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Victim’s mother speaks in powerful, exclusive interview

Chicago, IL — The worst — and most painful — feeling in the world is when a parent loses their child, especially abruptly. In the case of Maiyanne Hubbard-Armster,  not only was it suddenly, it was senseless and tragic. Her son, Nashiem Hubbard-Etienne, was tragically killed on July 16 by five individuals, one of the accused being Kennesaw State women’s basketball star Kamiyah Street.

In this heartbreaking interview, Hubbard-Etienne lays out many things that have not been reported yet: Street’s involvement, how Street has shown no remorse, and the moments that led to her son’s innocent life being taken. Sadly, Hubbard-Etienne was an innocent bystander, who was gunned down in a heartless manner, for no other reason is that he happened to be in the wrong place at the wrong time.

Nashiem posing with loved ones. Photo courtesy of Maiyannie Hubbard-Armster

And while Street’s involvement, as a star basketball player for the Owls, has made this sad story national news. There’s another side to this story: a wonderful and caring son, a hardworking young man that was doing so much good in his life, only for it be suddenly taken over something so minor and senseless, something that had nothing to do with him. Here’s Part 1 of the interview.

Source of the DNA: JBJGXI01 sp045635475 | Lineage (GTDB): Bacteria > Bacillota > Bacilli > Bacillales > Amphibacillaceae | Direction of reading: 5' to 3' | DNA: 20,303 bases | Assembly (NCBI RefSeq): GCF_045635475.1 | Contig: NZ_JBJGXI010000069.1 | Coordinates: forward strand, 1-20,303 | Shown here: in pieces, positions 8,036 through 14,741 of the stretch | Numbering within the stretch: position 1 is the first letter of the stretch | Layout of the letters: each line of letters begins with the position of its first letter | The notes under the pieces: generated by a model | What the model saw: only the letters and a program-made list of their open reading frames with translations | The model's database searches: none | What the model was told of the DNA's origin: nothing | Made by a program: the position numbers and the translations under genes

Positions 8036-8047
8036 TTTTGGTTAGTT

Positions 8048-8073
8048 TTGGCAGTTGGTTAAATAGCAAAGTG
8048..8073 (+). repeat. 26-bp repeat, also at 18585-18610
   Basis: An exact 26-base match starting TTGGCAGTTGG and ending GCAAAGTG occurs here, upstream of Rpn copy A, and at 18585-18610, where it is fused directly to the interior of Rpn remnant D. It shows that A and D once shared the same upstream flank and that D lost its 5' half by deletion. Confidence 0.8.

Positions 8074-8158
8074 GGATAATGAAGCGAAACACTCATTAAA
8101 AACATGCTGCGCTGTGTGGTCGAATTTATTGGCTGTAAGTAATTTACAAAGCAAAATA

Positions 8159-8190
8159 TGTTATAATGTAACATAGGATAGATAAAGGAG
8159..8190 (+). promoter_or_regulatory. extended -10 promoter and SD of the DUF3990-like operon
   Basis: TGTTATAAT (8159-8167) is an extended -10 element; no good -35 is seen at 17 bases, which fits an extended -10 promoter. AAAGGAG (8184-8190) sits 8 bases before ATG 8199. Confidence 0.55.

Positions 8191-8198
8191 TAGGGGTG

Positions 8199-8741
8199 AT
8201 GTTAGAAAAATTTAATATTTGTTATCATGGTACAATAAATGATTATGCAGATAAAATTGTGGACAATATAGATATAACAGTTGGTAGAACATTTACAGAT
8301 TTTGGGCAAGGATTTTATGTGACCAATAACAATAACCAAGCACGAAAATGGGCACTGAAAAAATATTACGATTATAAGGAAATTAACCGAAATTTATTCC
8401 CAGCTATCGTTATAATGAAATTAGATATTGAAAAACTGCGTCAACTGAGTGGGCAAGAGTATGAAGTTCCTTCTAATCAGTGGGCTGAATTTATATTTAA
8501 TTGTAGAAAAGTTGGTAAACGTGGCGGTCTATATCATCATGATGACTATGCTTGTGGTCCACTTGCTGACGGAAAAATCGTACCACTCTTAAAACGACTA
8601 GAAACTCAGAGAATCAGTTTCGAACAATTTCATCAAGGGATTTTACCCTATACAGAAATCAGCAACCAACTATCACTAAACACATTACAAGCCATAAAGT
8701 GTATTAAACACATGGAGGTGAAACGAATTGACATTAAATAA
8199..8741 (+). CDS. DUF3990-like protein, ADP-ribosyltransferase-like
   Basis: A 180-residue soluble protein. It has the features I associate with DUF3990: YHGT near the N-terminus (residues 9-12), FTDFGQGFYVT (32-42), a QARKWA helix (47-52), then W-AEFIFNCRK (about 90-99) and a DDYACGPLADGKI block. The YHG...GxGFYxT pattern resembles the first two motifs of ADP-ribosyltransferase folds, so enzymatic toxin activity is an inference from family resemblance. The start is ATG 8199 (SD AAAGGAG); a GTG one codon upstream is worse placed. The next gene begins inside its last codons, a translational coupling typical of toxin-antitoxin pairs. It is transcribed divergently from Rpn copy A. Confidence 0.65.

The Ball Out: “We are sorry for your loss, how are you holding up?”

Maiyanne Hubbard-Armster:  “It’s been a roller coaster as you can imagine. You know, when something like this happened, you think that you, you might have an idea. And I’m always, uh, if like guys were mothers who lost their children and I could never imagine, you know, I know, thank God that it wasn’t me, and I couldn’t imagine what they were going through, but that having had gone through it now besides the logical and emotional battle that a mother goes through when they lose the child.

“It’s really … it’s really unbearable. And, and you feel so many different emotions, you know? Right. It warrants, um, um, anger and rage, um, uh, self-blame. You know, somehow, you’re stuck with the feeling that you could have done something to stop this. And if even when it’s completely out of your reach or your realm, and you know, you know, you have nothing to do with it, it’s crazy how you could know that and still feel all of the weight and the pain. Because as a mother, no matter what, there’s just something that comes with that. And that is protecting your children, right? And believing that you can do that, and you do everything you can to everything. You can. So make sure that they’re safe, you know, and, that boy was my world (starts crying).

Page 1 of the incident report the night Nashiem was killed.

Page 2 of the incident report the night Nashiem was killed.

TBO: What was your son like?